IANS Review: ‘The Ice Age Adventures of Buck Wild’: Only diehard fans will love reliving antics of their favourite characters
Mumbai : ‘The Ice Age Adventures of Buck Wild’ is the sixth film of its franchise, and like its earlier editions, it is a cute and simple animation film that acknowledges family loyalty and belonging.Narrated from the mammoth Ellie’s point of view, voiced by Dominique Jennings, who bookends the narrative through a fresco inside the cave to say: “Everything changes and change is scary, but it is the way of the world. It helps us to grow and be who we are.”Thereafter, the narrative is about how Ellie’s adopted, thrill-seeking, but goofy possum brothers Crash (Vincent Tong) and Eddie (Aaron Harris) set out to become independent and find a place of their own in the wide-open world.Their action is provoked by Manny (Sean Elias-Reyes), the gloomy mammoth and Ellie’s love interest, who tells them off for being too carefree and irresponsible, unlike the rest of their so-called family.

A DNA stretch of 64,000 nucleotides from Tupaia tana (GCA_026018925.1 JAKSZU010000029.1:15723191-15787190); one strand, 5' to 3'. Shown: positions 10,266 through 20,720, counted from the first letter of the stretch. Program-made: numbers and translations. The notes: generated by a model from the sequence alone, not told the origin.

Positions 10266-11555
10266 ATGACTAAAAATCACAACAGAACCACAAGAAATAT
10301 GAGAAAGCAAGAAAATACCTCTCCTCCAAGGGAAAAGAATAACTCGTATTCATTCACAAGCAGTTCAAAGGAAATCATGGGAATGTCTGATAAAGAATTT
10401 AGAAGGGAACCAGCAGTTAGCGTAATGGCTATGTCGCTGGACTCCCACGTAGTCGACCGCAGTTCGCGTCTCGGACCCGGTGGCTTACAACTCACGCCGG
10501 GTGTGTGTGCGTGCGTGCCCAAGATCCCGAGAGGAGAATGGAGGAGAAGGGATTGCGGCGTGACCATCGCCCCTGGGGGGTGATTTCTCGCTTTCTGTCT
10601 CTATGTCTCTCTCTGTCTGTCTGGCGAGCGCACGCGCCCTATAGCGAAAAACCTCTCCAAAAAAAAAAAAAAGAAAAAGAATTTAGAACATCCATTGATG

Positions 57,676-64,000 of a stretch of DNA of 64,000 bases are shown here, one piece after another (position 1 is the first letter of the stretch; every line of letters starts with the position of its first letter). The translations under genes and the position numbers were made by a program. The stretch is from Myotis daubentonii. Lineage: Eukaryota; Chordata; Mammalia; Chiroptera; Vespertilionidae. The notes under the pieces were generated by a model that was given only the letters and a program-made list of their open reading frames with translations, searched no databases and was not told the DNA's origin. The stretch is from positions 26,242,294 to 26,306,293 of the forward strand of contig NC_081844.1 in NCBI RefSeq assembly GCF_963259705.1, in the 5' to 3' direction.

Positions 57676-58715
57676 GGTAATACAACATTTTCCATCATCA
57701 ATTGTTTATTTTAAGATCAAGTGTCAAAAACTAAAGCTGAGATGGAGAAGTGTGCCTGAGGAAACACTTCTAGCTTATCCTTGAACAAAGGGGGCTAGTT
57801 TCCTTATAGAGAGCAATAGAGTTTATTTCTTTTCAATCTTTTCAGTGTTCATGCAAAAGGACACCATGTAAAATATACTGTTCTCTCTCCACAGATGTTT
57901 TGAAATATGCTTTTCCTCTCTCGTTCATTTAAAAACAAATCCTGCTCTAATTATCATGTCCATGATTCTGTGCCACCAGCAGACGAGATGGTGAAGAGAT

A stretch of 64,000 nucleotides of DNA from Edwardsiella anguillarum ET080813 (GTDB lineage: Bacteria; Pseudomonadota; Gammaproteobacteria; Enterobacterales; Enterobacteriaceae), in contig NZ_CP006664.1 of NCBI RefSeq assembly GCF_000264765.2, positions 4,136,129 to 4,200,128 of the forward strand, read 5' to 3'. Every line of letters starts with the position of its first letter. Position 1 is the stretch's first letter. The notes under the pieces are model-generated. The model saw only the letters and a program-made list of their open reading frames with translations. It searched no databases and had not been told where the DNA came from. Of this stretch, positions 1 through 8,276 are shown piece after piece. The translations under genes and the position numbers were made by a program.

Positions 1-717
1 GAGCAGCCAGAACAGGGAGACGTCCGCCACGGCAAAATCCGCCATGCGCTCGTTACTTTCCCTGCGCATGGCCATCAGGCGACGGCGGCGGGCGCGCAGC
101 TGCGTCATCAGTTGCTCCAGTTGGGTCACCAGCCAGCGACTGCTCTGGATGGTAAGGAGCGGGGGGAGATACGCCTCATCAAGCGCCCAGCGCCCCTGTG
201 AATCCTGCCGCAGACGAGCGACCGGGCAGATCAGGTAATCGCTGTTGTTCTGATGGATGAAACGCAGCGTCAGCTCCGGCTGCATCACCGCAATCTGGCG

Soon, the possum brothers find themselves trapped in the Lost World, a massive cave inhabited by dinosaurs who co-exist with giant spiders and enormous carnivorous plants.The dinosaurs pursue them and as they escape, a crazy and funny chase ensues. How Buck Wild (Simon Pegg), the one-eyed, swashbuckling, adventurous weasel, rescues them from the dinosaurs, and especially from Orson (Utkarsh Ambudkar), their large-headed leader, forms the crux of the narrative.There is a certain visual appeal to the film. The characters are cute and colourful. Each one of them is distinct and attractive. The animation and the setting are painstakingly created and are picture-perfect.
Apart from the characters mentioned above, there is the silly, sibilant sloth Sid (Jake Green), the grumpy sabre-toothed tiger Diego (Skyler Stone), Buck’s estranged friend Zee (Justina Machado), and a whole lot of minor characters who make the Ice Age Universe appealing.The voices of the ace star cast match perfectly with that of the characters and the soundtrack further elevates the viewing experience. Humour comes in the form of conversational banter and physical comedy.Unfortunately, the script by Jim Hecht, William Schifrin and Ray De Laurentis, though packed with worthwhile messages, and some good laughs, offers nothing novel or stimulating. It caters to an audience in their pre-school years, but diehard fans will love reliving the antics of their favourite characters.